“Israeli Anonymous” ūüėÄ Community in Sebastopol

While continuing to manage the Zur Institute and its 150 online continuing education courses, I have also put down strong roots in my town, Sebastopol, where I am active in groups such as “Israelis Anonymous” ūüėÄ, Depth Psychology discussion group, Carl Jung’s discussion groups, a Hebrew book club, a writing group, and more. I have re-immersed myself in the practice of meditation, as well. Daily sitting-meditation seems to have a profound impact on my psyche, opening me to a deep appreciation of the “Now”; and thus, empowered, I strive to be present, as if each day (or each moment) were my last one on earth.

The Challenge, Excitement & Courage of ‘Beginning Again’

As I turned 66, one of the questions that naturally emerged was ‘how do I want to live my remaining years?’ Summiting mountains on foot or on a motorcycle, diving to extreme depths, fighting wars, jumping out of planes, teaching all over the world, backpacking on a glacier, authoring cutting-edge books, fighting irrational dogmas, implacably seeking justice and peace, were all achievements and enriching challenges of the past. Now the question is,¬†What’s next?¬†When I consider the possibilities, I can’t help but feel that surge of excitement that always precedes the new and unknown. I will intensify my meditations on a range of subjects, some old, some new. I will resume reading classic literature. I will write from the heart, for I still have so much to say. Perhaps I will travel to new parts of the world, visit new museums, libraries, or ancient sites, or. . .??? The ideas flood my mind as I go through the process of figuring out this new phase or how to¬†begin again. Well, I do know that I am not going to take up golf. What is certain is that I will continue to nuture my close bonds with my precious family, friends and community, to engage in meaningful activities, and always promote peace and justice. While I know that life is going to move at a slower and more contemplative pace, I am yet not sure about its focus or form.

Dying Well: Forethought, Consciousness, Planning, Joy & More

Alongside the question of ‘what is next in my life?’, I ponder¬†‘how do I want to die?’. I know that I neither want to die ‘erect’ (i.e. in my prime) as my mother did, nor do I wish to go through the lengthy, painfully slow journey that my father took in the final period of his life. My young son,¬†Ilan, insightfully said one day “Aba (dad), you will not die on top of Kilimanjaro nor on the glacier in Alaska nor among the sharks in the deep ocean. You are mostly likely to die slipping on a banana in the local Safeway.” When it comes to death, I love the scene of¬†Little Big Man¬†where Chief Dan George announces “Today is a good day to die” and wanders off into the woods. The “Right to Die” law that was passed in California in 2016 gives me some choices or control regarding the way I may choose to die, which is a relief. I found appealing the¬†story of a terminally ill California woman¬†who invited friends from all over the country to a ‘farewell party’ – a jubilant celebration of her life and relationships. After two days of partying she retired to a room where, with her doctor and a few close people, she took the drugs that ended her life. Personally, I also wish to die among my family and friends but I am also resign to not knowing how I will spend the last days or last minutes of my life.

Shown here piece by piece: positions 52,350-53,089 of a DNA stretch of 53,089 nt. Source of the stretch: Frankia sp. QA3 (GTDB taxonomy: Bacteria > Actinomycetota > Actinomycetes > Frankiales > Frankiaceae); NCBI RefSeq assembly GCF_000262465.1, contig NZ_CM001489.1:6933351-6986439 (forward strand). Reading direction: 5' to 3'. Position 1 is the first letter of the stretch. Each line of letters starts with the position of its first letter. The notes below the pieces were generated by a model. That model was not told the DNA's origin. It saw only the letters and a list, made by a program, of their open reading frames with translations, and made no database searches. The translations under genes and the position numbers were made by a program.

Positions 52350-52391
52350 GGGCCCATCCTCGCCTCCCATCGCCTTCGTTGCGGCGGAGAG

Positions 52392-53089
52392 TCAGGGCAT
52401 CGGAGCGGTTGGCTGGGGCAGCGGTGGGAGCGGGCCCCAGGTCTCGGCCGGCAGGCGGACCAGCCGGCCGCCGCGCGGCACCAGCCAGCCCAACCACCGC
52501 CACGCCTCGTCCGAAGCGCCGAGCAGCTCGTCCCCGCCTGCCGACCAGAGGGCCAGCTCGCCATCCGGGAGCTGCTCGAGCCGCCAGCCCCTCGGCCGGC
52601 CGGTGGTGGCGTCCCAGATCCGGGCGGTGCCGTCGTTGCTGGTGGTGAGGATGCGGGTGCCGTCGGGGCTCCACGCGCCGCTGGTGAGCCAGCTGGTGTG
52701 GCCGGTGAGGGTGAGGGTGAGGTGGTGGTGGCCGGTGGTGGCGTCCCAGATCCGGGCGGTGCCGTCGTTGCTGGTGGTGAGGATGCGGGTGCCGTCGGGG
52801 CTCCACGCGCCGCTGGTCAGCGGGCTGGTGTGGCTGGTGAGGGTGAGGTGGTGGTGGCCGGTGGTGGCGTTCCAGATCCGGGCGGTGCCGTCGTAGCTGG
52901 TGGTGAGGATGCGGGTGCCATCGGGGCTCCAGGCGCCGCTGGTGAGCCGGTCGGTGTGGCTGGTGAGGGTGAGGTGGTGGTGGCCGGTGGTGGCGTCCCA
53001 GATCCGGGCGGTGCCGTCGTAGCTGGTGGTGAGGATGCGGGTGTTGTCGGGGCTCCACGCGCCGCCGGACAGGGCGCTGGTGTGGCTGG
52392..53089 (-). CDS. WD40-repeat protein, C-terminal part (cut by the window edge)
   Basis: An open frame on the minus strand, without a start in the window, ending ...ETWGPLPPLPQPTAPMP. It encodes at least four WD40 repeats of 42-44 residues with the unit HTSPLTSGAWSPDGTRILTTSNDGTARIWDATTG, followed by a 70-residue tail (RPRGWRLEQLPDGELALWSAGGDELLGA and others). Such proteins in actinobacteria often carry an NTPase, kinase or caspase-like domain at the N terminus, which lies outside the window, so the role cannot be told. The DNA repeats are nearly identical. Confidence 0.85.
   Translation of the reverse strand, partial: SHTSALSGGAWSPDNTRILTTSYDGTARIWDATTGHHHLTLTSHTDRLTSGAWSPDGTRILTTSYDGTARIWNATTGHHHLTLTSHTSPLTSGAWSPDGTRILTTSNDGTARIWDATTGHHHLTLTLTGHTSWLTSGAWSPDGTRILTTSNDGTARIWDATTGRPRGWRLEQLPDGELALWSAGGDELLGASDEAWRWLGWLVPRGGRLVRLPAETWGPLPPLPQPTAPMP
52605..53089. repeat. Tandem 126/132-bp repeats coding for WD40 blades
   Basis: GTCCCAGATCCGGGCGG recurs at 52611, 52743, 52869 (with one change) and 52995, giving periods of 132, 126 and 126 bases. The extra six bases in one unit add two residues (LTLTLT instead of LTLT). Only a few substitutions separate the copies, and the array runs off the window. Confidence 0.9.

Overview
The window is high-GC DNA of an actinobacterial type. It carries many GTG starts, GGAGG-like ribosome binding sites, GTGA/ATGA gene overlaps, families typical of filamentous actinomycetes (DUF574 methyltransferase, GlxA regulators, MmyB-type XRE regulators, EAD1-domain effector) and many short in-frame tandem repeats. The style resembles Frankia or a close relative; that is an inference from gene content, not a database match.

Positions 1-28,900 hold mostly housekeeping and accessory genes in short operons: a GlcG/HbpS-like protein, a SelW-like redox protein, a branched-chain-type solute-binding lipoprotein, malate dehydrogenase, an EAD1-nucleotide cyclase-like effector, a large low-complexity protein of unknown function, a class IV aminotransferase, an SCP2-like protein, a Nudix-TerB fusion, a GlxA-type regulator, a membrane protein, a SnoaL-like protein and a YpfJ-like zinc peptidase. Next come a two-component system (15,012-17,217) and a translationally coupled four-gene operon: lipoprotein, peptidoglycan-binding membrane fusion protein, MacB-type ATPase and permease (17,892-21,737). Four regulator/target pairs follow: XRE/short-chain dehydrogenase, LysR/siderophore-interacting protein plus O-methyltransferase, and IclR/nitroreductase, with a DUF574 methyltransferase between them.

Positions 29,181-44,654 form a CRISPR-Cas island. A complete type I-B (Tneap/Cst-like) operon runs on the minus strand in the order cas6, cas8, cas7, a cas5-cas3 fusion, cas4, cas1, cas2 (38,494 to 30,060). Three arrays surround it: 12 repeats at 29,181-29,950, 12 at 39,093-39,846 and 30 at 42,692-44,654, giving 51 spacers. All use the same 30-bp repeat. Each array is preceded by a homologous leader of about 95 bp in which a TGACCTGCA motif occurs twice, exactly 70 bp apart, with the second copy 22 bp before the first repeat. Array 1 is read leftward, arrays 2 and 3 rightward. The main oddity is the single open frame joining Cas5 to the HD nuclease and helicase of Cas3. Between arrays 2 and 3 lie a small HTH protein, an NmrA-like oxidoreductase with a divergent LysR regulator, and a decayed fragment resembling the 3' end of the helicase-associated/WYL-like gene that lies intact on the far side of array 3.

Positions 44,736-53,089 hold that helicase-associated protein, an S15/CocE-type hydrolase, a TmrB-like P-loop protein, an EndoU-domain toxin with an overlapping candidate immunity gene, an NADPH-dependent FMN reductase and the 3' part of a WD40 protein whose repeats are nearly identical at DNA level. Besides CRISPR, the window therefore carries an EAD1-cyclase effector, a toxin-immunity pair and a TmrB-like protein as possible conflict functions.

Crewing for My Son Through the Majestic Panama Canal

In 2019 I had the golden opportunity to fulfill a dream I have had since I was a 21-year-old Israeli merchant marine wishing to sail through the majestic and iconic¬†Panama Canal. I was thrilled to be invited to crew for my son,¬†Eitan¬†(who lives on his beautiful 36-ft. sailboat in San Diego),¬†who was hired to transport a 47ft sailboat from Baltimore to San Francisco. The Panama Canal certainly deserves its impressive rating as one of the top ‘Wonders of the World’. Eitan, a¬†competent captain, led us through the 50 miles long perfectly designed three locks going up from the Atlantic Ocean side to the impressive and enormous man-made lake at the top, and then through three impeccably constructed locks down toward the Pacific Ocean side. This was an amazing, once-in-a-lifetime experience in many ways.

Father-Son Now Man-to-Man: Sailing the Rhode Island Coast

Not too long after crewing for Eitan on the majestic Panama Canal in 2019, he and I joined up for another fantastic nautical journey, this one off the coast of Newport, Rhode Island. On this three-day trip I enjoyed the great pleasure of crewing for him on a 44-ft. catamaran headed to Martha’s Vineyard, passing along neighboring islands off the coast of Rhode Island.

Sailing with Eitan, just the two of us together on the magnificent Atlantic, opened a special door to our hearts, as it reminded us of the many adventures we have taken together, including kayaking 17 miles along the Na Pali Coast off of magical Kauai, climbing Mount Kilimanjaro, and many more. The meaningful connection and deep conversations we had into the night were precious beyond words. What was at one time a father to child relationship has now morphed into that of man and man.

Almost 70, Still ‘Twisting the Throttle’ as Evel Knievel

My 2019 trip to Israel had a different flavor than previous ones, as this time I traveled alone. This afforded me the chance to spend quality time with my sister, and to fulfill a yearning to revisit and re-experience the¬†Negev desert¬†via¬†off-road motorcycle. My body and psyche clearly remembered the long and exciting days that I had spent as a young man navigating and exploring the dirt roads, creeks, springs, and craters of that awesome landscape. To start the adventure, my nephews Tal, Shay, Leor and young Ely had planned an exciting day along the steep slopes of Jerusalem, so that I could prepare for the desert ride. I rented a Yamaha WR250 dual-sport off-road motorcycle and headed with them to the Jerusalem hills. It turned out I was indeed in need of this ‘prep’ trip, as I flew off the bike at least half a dozen times, landing on my shoulders, my recently replaced knees, my back and, yes, even on my head (again). I ended up in ‘urgent care,’ where they put me on antibiotics via an IV drip. Miraculously, I sustained no broken bones and no damage to my ‘new’ knees, although who knows what it did to my head! A couple of days later the five of us¬†headed south¬†to our ‘real’ destination, the stunningly powerful Negev Desert, with three dirt bikes and a 4×4 pickup truck trailing us with food, water, tents, etc. The ride, the awesome landscape, the challenges, the comradery, and the conversations with these generous and capable young men was immensely gratifying.